Curiously, tissue macrophages develop in various organs and tissues of op/op(−/−) mice . These small, round, and immature cells exhibit an ultrastructure that is characterized by the poor development of intracellular organelles, particularly lysosomal granules. These immature macrophages are present in various organs and tissues of op/op(−/−) mice, particularly in the lungs, spleen and brain. Because op/op(−/−) mice lack functional M-CSF activity and monocytic cells in their peripheral blood, immature macrophages are called “M-CSF-independent macrophages” and are considered to be derived from an earlier macrophage precursor cell than the monocyte , , . In op/op(−/−) mice, despite the absence of blood monocytes, immature macrophages differentiate from early hematopoietic progenitors without the activity of M-CSF in various organs and tissues .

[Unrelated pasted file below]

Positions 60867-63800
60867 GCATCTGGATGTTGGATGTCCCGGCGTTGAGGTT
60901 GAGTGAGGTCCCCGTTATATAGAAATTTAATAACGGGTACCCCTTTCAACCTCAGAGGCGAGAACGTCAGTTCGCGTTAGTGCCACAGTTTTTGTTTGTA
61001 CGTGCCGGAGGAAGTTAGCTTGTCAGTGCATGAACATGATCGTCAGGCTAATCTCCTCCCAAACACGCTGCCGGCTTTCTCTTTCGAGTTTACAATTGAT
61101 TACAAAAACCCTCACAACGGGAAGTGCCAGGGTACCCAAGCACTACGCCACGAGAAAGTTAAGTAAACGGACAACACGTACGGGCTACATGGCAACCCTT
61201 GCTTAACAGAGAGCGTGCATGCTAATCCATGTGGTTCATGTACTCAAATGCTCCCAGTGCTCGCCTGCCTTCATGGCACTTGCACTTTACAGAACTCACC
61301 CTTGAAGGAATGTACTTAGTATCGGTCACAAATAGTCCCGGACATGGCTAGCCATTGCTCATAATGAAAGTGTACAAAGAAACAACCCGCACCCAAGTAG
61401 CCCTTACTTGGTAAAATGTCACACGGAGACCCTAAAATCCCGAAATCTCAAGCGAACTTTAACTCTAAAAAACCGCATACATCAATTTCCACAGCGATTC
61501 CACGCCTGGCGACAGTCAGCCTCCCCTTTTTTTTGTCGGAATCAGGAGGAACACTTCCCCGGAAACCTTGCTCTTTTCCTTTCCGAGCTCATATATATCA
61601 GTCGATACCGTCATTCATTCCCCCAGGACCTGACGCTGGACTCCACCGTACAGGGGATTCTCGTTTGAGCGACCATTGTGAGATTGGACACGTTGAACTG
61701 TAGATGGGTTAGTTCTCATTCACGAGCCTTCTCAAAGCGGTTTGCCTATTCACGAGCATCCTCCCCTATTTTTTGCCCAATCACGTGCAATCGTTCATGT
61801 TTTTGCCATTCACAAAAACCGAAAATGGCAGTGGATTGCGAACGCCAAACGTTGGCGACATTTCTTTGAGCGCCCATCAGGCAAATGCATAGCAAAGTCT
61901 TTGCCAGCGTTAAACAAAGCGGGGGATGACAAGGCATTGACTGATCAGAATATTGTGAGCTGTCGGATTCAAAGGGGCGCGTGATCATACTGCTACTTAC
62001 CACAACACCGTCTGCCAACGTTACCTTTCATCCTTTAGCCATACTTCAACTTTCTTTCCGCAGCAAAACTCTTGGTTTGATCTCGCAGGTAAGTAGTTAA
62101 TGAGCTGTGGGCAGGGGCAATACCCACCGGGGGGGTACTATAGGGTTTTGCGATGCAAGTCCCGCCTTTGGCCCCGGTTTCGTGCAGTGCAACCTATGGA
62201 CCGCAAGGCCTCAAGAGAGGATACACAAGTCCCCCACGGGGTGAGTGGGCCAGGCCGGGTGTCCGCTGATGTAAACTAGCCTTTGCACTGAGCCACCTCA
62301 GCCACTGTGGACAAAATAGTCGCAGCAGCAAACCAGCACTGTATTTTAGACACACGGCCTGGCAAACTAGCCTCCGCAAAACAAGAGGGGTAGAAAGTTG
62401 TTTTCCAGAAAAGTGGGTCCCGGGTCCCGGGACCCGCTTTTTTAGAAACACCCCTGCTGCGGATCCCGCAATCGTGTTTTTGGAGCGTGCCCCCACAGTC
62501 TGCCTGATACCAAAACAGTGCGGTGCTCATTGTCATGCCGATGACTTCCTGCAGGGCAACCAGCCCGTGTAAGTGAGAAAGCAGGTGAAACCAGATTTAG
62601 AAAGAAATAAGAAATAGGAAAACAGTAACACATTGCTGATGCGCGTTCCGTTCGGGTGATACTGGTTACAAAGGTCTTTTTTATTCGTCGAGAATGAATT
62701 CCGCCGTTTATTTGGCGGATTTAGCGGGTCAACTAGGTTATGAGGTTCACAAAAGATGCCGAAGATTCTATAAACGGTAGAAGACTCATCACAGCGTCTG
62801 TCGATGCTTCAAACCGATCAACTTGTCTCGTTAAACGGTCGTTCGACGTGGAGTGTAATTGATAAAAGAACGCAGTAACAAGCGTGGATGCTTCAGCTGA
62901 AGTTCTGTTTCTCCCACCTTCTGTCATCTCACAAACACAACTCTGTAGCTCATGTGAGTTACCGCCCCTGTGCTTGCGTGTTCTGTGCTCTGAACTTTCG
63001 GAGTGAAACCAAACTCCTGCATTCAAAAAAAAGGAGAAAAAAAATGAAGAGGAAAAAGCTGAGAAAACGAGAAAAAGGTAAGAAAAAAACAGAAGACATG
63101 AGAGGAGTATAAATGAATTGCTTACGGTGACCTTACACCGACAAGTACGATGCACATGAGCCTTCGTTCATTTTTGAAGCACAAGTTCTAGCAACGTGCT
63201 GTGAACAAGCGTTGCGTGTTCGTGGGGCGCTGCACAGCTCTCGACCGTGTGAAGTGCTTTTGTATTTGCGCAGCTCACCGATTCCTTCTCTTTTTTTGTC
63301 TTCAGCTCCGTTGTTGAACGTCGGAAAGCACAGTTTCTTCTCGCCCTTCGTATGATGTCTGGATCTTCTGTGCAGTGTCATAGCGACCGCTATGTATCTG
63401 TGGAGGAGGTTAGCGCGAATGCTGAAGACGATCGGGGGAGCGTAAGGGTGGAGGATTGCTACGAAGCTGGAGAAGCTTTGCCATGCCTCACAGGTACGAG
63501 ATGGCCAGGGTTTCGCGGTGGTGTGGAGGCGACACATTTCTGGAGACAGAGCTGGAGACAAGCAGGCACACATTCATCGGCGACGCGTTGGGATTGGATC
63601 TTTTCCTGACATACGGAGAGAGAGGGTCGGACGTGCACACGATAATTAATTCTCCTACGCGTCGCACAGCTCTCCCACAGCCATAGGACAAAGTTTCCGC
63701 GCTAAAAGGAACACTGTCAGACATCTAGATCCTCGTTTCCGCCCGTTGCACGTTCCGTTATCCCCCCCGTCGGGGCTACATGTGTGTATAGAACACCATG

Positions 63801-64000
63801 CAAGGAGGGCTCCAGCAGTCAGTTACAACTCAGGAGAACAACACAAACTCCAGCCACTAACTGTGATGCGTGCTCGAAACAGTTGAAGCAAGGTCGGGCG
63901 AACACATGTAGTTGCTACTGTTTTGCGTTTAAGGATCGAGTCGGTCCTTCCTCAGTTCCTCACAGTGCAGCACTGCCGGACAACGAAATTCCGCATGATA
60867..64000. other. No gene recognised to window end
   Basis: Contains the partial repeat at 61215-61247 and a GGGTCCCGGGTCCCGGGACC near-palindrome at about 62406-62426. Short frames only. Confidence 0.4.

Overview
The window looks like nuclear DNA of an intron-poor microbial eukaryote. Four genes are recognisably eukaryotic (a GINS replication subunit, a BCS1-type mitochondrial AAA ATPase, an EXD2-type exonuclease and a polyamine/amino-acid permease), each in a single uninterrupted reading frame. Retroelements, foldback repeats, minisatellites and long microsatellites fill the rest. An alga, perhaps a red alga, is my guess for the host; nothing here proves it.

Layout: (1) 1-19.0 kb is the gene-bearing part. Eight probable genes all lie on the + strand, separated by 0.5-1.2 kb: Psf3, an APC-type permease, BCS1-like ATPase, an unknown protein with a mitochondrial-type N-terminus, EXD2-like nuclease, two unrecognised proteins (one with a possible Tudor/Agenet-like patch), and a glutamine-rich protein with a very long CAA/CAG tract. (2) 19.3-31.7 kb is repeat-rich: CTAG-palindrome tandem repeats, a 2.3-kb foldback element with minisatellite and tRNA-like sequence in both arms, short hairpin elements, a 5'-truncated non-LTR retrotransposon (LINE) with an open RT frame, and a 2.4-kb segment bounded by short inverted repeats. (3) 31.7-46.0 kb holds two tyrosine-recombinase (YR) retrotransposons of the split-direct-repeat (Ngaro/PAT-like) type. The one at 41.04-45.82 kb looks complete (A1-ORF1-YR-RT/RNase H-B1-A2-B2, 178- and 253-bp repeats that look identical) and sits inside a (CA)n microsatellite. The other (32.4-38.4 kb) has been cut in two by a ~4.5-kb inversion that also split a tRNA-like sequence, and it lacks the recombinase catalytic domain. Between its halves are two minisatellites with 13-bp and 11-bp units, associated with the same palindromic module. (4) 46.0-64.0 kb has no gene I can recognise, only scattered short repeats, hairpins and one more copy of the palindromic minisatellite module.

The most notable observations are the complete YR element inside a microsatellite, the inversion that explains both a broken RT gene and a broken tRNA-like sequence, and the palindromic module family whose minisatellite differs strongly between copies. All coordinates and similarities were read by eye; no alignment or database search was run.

Although various transcription factors are involved in the development and differentiation of hematopoietic stem cells into tissue macrophages, the PU.1 hematopoietic transcription factor is required for the differentiation of early hematopoietic precursors into macrophages and B cells. PU.1-deficient mice die in the fetal stages of development, or they die from septicemia within two days after birth , . In these mutant fetuses or neonatal mice, monocyte-derived macrophages are completely absent , . Hematopoietic precursors of PU.1-deficient mice did not respond to M-CSF or granulocyte macrophage colony-stimulating factor (GM-CSF) . However, when the mutant mice are rescued by treatment with antibiotics immediately after birth and survive for two weeks, a small number of macrophages develop in various tissues, such as the liver and bone marrow . This result suggests that tissue macrophages develop from early hematopoietic progenitor cells in PU.1- deficient mice and that the development and differentiation of early progenitors into tissue macrophage occurs not only in early ontogeny but also in postnatal life.